On January 13, 2005, plaintiff filed its complaint against Cohen and NSH, contending that it was owed a broker's commission because those defendants terminated the engagement agreement prior to its expiration date. On March 1, 2005, Rosenberg, on behalf of Premier, and Cohen, on behalf of NSH, executed a second purchase agreement for the purchase and sale of NSH's assets for the sum of $250,000. Under Paragraph 5c of that purchase agreement, NSH represented that no litigation was pending or threatened against it, relating to the assets or the sale transaction. Paragraph 12a of the March 2005 purchase agreement provided:

Expenses. Buyer and [s]eller each agrees to pay its own costs and expenses in connection with the transactions contemplated by this [a]greement, including without limitation legal and accounting expenses and brokerage commissions. Seller has engaged a third party as a broker with respect to this transaction and [s]eller is solely responsible for any fees and commissions that are due with respect to the sale. Any sales, transfer or similar taxes arising due to the transfers hereunder shall be paid by [s]eller.

NSH agreed in Paragraph 10 of the March 2005 purchase agreement to indemnify Premier and hold it harmless from and against "any loss, costs, damages, or expense (including reasonable attorneys' fees)" arising from or relating to all liabilities or obligations of NSH, not specifically assumed by Premier, and for any damages resulting from any misrepresentation or breach of the agreement on behalf of NSH. Lastly, Paragraph 12b provided that "all representations, covenants, warranties and agreements contained in this Agreement shall survive the Closing."

At a court ordered mediation proceeding, Cohen informed Neumann that in March 2005 NSH had sold its right to establish and operate the 185-slot ADHC facility and its trade name to Rosenberg. Plaintiff moved for leave to file an amended complaint to add Rosenberg as an additional defendant. On June 23, 2006, the trial court granted plaintiff's motion. On July 12, 2006, plaintiff filed its amended complaint, asserting a breach of contract claim against Rosenberg, contending that, contrary to the provisions of the confidentiality agreement, he negotiated directly with Cohen and did not protect plaintiff's broker's commission.

Because Rosenberg resided out of State, plaintiff had difficulty effecting service of process. In early 2007, the court dismissed plaintiff's amended complaint as to Rosenberg pursuant to Rule 1:13-7(a). In the interim, the discovery period closed on March 6, 2007, and Rosenberg's New Jersey attorney agreed to accept service of the amended complaint and summons.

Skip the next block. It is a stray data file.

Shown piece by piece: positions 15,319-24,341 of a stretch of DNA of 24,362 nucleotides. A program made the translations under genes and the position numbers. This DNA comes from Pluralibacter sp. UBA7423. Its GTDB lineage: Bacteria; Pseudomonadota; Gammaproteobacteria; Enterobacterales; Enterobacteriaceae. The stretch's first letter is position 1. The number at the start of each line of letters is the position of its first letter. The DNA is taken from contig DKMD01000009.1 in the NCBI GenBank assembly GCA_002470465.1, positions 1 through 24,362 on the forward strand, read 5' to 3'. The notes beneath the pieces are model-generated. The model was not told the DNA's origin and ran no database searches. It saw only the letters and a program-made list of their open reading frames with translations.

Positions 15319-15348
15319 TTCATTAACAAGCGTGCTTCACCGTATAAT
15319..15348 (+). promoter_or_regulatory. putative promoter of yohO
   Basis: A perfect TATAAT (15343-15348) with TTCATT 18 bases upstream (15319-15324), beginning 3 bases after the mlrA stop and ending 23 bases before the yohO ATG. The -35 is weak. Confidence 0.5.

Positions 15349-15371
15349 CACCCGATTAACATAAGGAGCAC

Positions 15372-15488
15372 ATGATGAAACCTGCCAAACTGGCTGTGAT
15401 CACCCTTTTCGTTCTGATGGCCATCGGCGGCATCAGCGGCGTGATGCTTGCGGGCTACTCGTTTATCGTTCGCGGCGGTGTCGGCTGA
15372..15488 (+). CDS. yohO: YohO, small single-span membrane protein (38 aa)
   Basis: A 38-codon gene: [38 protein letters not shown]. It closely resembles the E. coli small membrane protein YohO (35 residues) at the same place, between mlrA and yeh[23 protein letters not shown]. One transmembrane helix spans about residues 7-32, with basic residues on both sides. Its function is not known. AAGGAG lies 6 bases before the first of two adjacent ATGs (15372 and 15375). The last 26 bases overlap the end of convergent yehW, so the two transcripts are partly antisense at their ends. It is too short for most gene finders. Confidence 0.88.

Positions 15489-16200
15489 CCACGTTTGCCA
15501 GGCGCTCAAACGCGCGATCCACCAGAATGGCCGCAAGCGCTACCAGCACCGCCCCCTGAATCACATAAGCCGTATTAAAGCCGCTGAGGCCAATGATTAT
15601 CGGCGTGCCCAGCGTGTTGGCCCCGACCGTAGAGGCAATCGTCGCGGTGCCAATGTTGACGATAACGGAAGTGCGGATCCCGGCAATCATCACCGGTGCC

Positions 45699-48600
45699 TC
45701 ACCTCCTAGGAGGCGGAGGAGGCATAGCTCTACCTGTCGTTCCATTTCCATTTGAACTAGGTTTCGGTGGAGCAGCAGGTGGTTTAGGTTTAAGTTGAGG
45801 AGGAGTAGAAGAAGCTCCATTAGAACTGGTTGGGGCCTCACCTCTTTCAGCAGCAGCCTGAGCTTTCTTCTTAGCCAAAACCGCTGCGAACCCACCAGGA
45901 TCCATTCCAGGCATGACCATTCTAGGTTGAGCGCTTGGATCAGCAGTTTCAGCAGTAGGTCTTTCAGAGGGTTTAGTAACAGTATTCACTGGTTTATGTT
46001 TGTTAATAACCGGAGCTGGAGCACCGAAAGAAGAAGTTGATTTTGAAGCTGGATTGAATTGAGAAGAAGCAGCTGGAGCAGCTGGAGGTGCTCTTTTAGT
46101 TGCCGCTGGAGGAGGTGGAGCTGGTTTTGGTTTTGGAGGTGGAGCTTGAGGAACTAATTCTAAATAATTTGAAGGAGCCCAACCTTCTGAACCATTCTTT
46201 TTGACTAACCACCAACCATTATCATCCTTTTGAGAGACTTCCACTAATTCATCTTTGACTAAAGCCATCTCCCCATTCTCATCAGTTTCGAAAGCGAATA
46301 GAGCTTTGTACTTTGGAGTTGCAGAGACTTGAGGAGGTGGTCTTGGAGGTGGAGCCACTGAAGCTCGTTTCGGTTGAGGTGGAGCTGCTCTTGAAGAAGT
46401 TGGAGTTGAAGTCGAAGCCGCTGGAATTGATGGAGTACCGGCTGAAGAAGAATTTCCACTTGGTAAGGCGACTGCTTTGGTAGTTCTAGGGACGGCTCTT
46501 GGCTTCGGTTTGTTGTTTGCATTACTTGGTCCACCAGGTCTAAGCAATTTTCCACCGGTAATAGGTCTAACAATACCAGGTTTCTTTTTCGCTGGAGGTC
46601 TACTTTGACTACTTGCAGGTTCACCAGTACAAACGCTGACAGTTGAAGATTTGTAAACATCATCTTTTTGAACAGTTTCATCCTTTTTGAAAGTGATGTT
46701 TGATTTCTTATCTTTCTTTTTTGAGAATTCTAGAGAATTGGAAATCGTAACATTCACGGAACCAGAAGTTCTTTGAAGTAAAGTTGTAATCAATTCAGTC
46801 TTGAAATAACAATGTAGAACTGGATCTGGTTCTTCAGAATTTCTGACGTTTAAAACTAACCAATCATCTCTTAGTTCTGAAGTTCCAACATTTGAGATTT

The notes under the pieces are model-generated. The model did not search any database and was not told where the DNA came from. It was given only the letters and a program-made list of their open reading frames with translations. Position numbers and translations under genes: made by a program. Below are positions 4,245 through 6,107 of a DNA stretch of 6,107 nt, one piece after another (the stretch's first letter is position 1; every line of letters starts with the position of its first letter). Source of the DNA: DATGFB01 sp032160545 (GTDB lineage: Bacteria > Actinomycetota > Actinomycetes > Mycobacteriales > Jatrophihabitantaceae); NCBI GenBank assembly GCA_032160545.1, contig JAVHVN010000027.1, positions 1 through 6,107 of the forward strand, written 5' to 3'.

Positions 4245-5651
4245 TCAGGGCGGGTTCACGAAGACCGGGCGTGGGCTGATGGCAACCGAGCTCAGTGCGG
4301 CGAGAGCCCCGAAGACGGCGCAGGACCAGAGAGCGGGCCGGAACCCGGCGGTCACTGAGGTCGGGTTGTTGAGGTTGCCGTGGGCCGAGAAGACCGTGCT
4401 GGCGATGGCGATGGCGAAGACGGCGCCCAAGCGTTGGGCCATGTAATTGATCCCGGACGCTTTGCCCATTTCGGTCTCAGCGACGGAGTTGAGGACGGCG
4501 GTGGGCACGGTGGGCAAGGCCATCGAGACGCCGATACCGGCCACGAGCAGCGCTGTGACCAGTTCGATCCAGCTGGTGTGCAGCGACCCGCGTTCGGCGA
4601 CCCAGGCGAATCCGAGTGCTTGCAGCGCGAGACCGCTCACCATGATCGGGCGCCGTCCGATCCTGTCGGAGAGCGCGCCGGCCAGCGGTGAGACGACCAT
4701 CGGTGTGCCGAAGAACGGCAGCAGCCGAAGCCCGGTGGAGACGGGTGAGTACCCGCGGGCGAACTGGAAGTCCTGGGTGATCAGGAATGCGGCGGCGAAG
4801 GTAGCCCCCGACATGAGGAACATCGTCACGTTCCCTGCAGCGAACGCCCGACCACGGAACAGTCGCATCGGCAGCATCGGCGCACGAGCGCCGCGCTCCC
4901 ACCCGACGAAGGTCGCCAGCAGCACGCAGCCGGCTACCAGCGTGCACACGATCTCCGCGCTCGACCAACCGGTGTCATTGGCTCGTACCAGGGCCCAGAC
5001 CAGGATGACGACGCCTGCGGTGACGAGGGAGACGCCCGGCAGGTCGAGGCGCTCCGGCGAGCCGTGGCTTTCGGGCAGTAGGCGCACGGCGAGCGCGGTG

In early April 2007, Rosenberg attempted to file his answer and cross-claim, but the pleading was returned with advice that before the court would accept the answer for filing, plaintiff needed to reinstate the amended complaint. On or about April 24, 2007, plaintiff moved to reinstate the amended complaint. On May 11, 2007, an order was entered vacating the dismissal and granting Rosenberg leave to file his answer. On May 30, 2007, the court filed Rosenberg's answer nunc pro tunc as of May 11, 2007.

On June 19, 2007, unaware that the discovery period had closed on March 6, 2007, Rosenberg served plaintiff and Cohen with interrogatories and a demand for production of documents. On June 28, 2007, plaintiff filed a second amended complaint, asserting that defendants had tortously interfered with its contractual rights and prospective economic advantage. Plaintiff also sought an injunction against Cohen, seeking to prohibit him from dissipating his assets pending judgment in the action.

On September 18, 2007, after plaintiff and Cohen failed to answer the discovery requests, Rosenberg moved to dismiss the amended complaint and to suppress Cohen's cross-claim pursuant to Rule 4:23-5(a). Although no one objected, the court denied the motion, advising Rosenberg's counsel that the motion should have been filed prior to the discovery end date, citing Rule 4:24-2, and that the matter was scheduled for trial on January 7, 2008.

Unfortunately, Rosenberg neither formally moved for reconsideration nor for an extension of the discovery end date. Rather, Rosenberg's counsel only sent letters to the trial judge and Civil Division Case Manager, requesting that the judge reconsider the motion, contending that his client had only recently been joined in the action after the close of the discovery period, and that he would be prejudiced if forced to try the matter without discovery responses from either adversary. The trial court denied the requests.

The matter proceeded to trial on January 7, 2008, with counsel waiving trial by jury. The only witnesses to testify were Neumann and Cohen. Although Rosenberg's counsel appeared at trial and cross-examined the witnesses, Rosenberg did not appear. During opening statements, Rosenberg's counsel informed the court that his discovery motion had been denied and that, other than receiving "some of the central documents in the case at the end of last week" from Cohen's attorney, he had not received discovery in the action. When asked by the court whether he was seeking an adjournment, Rosenberg's counsel stated: